And on her good days, when Athena can come to the barn, Jersey rewards her with his special undivided attention. At the sound of her cough he materializes by her side, getting as close as he possibly can. “He’s totally sold on my daughter. He breaks his neck to get over to see her.”
And as Denise Wetmore-Grey tells it, “The best part is what these horses have done for our family.”
*The sixth annual Suffolk Showcase, offered by CANTER New England, takes place at Suffolk Downs on Oct. 23, from 9 a.m. to noon. Horses available for sale will be walked and trotted past spectators and buyers, and made available for closer inspection.
10 responses to “Suffolk Showcase horses bring joy to family”
My family onced owned Jersey Moon when he was a yearling and my 8yr old and 6yr old would visit him everyweek end. He aways perked up for the kids. I am glad to see he is back to his old tricks!
I’ll pass your information along to the family. I’m sure they’ll be glad to hear from you! And, they’re planning to come to the Suffolk Showcase on Oct. 23.
Forgot about the “nodding.” My OTTB will do that at the end of the lesson, usually ALWAYS after instructor has commented on what a good boy he was. The nodding makes everyone laugh, including me (and I’ve seen it many times ;o)
I cannot truly express into words how this wonderful story makes me feel. If only more of the “non horse people” could read these incredible stories of the unconditional gift of love that ex thoroughbred race horses possess.
I am so happy to see that this family has been touched by their magic. Congratulations! I know your lives will be forever changed!
Thank you Canter and thank you Susan for helping to bring such awareness to the gifts one receives when an ex-racehorse enters their lives.
Louise, it gives me such a great feeling to know the stories brighten your day. You’re going through so much right now with your mare, and it must be all-consuming. She’s getting up there in years, and with the medical issues you’re facing, it seems never-ending. I think you’re an amazing horse person to do what you’ve done for Deenie.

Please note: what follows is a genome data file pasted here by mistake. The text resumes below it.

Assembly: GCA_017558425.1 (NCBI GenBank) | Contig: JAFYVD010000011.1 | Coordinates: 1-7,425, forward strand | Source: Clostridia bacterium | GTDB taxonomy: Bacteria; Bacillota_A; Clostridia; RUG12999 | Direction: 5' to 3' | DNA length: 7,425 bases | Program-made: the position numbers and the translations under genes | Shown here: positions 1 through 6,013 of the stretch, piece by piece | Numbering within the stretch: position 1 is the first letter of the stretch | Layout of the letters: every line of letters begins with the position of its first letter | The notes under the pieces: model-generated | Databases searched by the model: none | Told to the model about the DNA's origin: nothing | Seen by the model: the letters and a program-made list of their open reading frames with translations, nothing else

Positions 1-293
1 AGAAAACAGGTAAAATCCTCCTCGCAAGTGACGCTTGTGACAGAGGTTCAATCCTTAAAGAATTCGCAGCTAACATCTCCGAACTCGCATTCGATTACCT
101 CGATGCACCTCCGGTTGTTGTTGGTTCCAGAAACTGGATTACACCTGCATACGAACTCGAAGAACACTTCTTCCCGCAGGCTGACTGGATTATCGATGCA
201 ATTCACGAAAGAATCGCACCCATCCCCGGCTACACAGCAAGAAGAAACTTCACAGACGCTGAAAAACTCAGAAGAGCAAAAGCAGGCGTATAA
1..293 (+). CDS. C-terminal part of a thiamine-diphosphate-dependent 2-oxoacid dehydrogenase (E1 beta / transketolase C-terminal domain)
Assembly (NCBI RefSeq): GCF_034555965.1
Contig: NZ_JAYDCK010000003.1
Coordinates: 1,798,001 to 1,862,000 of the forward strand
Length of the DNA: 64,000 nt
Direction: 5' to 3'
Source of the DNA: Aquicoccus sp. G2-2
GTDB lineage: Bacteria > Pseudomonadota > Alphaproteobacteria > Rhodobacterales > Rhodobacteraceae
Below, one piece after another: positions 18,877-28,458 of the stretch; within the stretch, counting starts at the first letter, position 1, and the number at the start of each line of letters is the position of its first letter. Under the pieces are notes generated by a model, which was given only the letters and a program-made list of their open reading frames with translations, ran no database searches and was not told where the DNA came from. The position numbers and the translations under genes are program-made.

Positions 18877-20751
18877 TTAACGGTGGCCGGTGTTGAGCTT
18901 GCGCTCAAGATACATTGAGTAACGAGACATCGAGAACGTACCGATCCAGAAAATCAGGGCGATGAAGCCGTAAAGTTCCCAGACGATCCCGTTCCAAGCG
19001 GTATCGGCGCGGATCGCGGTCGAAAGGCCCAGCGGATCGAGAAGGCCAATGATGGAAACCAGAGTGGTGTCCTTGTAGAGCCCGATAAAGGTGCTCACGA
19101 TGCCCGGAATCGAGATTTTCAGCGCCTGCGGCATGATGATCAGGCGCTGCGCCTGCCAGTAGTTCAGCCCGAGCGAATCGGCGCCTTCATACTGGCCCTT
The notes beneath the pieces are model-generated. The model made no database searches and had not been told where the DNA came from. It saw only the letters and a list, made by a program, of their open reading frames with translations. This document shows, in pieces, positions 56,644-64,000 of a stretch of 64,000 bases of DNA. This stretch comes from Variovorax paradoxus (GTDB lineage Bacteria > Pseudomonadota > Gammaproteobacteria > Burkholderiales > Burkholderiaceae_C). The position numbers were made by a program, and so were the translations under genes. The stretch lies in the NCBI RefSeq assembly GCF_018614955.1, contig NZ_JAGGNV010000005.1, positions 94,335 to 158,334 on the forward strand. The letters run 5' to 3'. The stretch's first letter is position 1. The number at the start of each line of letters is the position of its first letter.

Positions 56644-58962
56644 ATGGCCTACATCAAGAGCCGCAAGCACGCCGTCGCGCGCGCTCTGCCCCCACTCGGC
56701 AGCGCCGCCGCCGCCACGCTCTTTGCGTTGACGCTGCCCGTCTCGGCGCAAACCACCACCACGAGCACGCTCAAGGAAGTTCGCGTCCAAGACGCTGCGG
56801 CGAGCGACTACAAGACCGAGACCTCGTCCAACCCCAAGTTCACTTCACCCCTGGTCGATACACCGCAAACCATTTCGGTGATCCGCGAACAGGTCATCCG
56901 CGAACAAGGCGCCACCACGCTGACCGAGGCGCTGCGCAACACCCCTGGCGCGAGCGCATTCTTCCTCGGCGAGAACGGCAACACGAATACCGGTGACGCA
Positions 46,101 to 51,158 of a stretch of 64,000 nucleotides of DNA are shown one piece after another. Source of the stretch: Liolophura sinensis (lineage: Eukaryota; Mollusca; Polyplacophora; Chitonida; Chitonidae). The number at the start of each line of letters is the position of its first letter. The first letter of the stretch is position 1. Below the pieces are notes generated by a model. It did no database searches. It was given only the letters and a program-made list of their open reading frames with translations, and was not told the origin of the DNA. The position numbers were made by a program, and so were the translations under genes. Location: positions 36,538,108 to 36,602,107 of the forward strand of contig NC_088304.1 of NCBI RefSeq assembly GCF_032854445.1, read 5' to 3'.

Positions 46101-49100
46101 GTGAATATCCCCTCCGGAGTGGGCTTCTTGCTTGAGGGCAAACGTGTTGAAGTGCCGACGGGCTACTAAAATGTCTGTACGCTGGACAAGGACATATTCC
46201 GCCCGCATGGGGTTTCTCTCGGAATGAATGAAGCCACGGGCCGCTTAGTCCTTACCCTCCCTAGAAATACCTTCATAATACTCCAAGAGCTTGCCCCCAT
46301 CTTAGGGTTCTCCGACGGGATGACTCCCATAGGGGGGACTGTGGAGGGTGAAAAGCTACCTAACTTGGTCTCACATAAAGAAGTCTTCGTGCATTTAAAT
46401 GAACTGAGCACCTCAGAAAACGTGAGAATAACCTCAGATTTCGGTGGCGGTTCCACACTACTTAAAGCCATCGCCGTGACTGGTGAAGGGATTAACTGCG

This story is pure magic, and shows how much healing power horses have. I’m actually in tears reading about how much these 1,000 lb. blessings have helped a special family. Horses heal like nothing else.
PS – Midnight used to “nod” when being asked a question…just like Jersey. A moment of lovely nostalgia for me. 🙂
Oh KC, I feel the same way. What is it about a horse that can make you feel better? I’m so happy to know these two special guys have done something wonderful for this family.
These horses certainly know how to work their magic on us peeps–and in turn get some magic of their own.
It is brilliant to hear stories like this! It is great to have a such a caring community like Suffolk Downs, people who work so hard to ensure the horses are placed in homes where they will be well cared for and appreciated. Thank you for all your effort!
Ellen, I agree. There’s so much hard work going on right now to help racehorses successfully transition to new homes, and it’s nice that sometimes they move on to become somebody’s pet.